- Bonds and bond funds generate two types of income: interest and capital gains.
- Interest income from a bond may be taxable or tax-exempt, depending on the type of bond.
- Capital gains from the sale of a bond before maturity are always taxable, unless it is in a tax-advantaged account.
Like most investments, a bond can make money for investors in two ways: through fixed interest payments when an investor holds it for a period of time, or by selling it at a higher price than when it was first purchased. time. Unfortunately, like most investments, bonds are also subject to
How are bonuses taxed?
Bonds generate two different types of income: interest and capital gains.
Bonds are a type of debt security. When you buy a bond, you are lending money to the government or company that issued it. That entity can leverage that money to boost yields and pays you back in the form of periodic interest payments and a return of principal once the bond matures. Most bonds pay a fixed, predetermined rate of interest over their life, usually at semi-annual or annual intervals.
That interest income may be taxable or tax-free (more on the types of bonds that generate tax-free income later). For the most part, if the interest is taxable, you pay income taxes on that interest in the year it is received.
The rate you will pay for interest on the bonds is the same rate you pay for your ordinary income, such as wages or self-employment income. There are seven tax brackets, ranging from 10% to 37%. So if you’re in the 37%
will pay 37% federal
interest rate on your bond.
If you buy a bond when it’s first issued and hold it to maturity, throughout its useful life, you generally won’t recognize a capital gain or loss. The money you get back is considered a return on your capital, what you originally invested in it.
However, after they are issued, bonds are often traded on financial exchanges, much like stocks. If you sell them before their maturity date in the secondary market, the bonds can generate capital gains and losses, depending on how their current price compares to their original cost. Bond funds can also generate capital gains and losses as the fund manager buys and sells securities within the fund.
Therefore, the gain you make from the sale of a bond is considered a capital gain. Capital gains are taxed at different rates depending on whether they are short-term or long-term.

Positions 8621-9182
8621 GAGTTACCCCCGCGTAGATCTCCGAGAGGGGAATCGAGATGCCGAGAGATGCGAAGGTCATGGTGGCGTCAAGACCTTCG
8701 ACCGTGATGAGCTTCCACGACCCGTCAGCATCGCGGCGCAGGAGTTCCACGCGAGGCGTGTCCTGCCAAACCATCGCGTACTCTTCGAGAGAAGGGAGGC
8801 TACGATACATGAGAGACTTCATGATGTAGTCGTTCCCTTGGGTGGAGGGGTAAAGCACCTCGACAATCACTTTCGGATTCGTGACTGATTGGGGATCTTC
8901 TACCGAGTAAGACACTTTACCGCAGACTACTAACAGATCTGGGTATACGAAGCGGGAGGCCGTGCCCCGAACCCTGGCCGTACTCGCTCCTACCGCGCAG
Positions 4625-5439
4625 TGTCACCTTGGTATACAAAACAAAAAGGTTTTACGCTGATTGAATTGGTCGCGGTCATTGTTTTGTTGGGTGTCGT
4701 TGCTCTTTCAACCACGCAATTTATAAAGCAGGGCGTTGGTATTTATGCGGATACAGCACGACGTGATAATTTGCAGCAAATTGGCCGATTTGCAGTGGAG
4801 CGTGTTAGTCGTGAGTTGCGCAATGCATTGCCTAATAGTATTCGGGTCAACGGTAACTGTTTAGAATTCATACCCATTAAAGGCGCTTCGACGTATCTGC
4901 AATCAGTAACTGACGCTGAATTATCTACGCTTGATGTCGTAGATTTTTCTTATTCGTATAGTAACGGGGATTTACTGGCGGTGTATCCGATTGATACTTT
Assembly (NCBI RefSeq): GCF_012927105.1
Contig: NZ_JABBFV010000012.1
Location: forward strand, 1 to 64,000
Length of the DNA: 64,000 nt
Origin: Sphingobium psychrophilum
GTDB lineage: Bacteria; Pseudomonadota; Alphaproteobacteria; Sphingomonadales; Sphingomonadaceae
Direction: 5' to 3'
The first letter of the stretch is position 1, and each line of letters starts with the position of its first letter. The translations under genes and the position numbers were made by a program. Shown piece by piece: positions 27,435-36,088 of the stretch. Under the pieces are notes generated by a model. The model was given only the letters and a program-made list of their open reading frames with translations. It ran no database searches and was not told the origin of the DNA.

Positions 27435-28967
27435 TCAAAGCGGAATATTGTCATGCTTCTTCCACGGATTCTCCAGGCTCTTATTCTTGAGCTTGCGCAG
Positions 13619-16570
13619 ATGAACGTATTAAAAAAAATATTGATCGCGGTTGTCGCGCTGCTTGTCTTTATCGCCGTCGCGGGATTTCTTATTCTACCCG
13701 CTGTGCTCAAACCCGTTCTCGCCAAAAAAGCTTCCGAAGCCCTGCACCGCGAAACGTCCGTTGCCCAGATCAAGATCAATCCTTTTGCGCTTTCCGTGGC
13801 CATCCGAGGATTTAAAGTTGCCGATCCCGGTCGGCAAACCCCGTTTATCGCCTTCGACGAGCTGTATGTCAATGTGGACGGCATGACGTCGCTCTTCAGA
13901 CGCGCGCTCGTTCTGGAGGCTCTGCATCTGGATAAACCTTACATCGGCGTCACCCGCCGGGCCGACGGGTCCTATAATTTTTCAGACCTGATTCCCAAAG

Short-term capital gains apply if you hold the bond for one year (365 days) or less. The gain is then taxed at your regular income tax rates.
Long-term capital gains apply if you hold the bond for more than one year. You can then benefit from reduced tax rates, ranging from 0% to 20%, depending on your filing status and total taxable income for the year.
Are all bonuses taxable?
Bonds are divided into two classes: taxable and tax-exempt.
A bond’s tax-exempt status applies only to the bond’s interest income. Any capital gain generated by the sale of a bond or bond fund before its maturity date is taxable, regardless of the type of bond.
Interest income on taxable bonds is subject to federal, state (and local, if applicable) income taxes. Although the interest on these bonds is taxable, they often offer higher yields, albeit with greater risk.
Taxable bonds include:
- corporate bonds
- mortgage-backed securities
- Global Bond Funds
- Diversified Bond Funds
Savings bonds and treasury bonds, US Treasury bonds, bonds issued by the US Department of the Treasury are subject to federal income tax. However, they are generally free of state and local income taxes.
Are municipal bonds tax free?
Municipal bonds, also known as munis, are the main type of tax-exempt bond.
Municipalities are issued by states, counties, cities, and other government agencies to finance major capital projects, such as the construction of schools, hospitals, highways, and other public buildings.
Generally, interest income on municipal bonds is not subject to federal income tax. You may also be exempt from state or local income taxes if your state or hometown issues the bond. Interest income on municipal bonds issued by another state or city is taxable on your state or local income tax return.
How can I avoid paying taxes on bonds?
Here are some strategies to avoid, or at least reduce, the taxes you pay on bonds.
- Keep the bonus in a tax-advantaged account. When you invest in bonds inside a Roth IRA or Roth 401(k), the returns are tax-free as long as you follow the withdrawal rules. Bonus income and sales proceeds earned within a traditional IRA or 401(k) are tax-deferred, meaning you don’t pay taxes until you withdraw the money in retirement.
- Using savings bonds for educational purposes. Consider using Series EE or Series I savings bonds to save for education. When you redeem the bond, the interest paid is tax-free as long as you use the money to pay for qualified higher education expenses and meet other requirements.
- Hold bonds until maturity. Holding a bond to maturity, rather than selling it early on the secondary market, can help you avoid paying capital gains taxes. However, you still owe taxes on any taxable interest earned on the bond while you owned it.
Minimizing the tax consequences of bonds boils down to investing in tax-exempt bonds, like municipal bonds and US Treasuries, and using tax-advantaged accounts where your money can grow tax-free or tax-deferred .
If you invest in bonds outside of tax-advantaged accounts, you will receive a Form
of the bank or brokerage house that has your investments around January 31 of each year. Save these forms, as you will need them to report bond interest and capital gains on your tax return. The IRS also gets a copy of those 1099s.
If you do not report any income, they will make sure to let you know.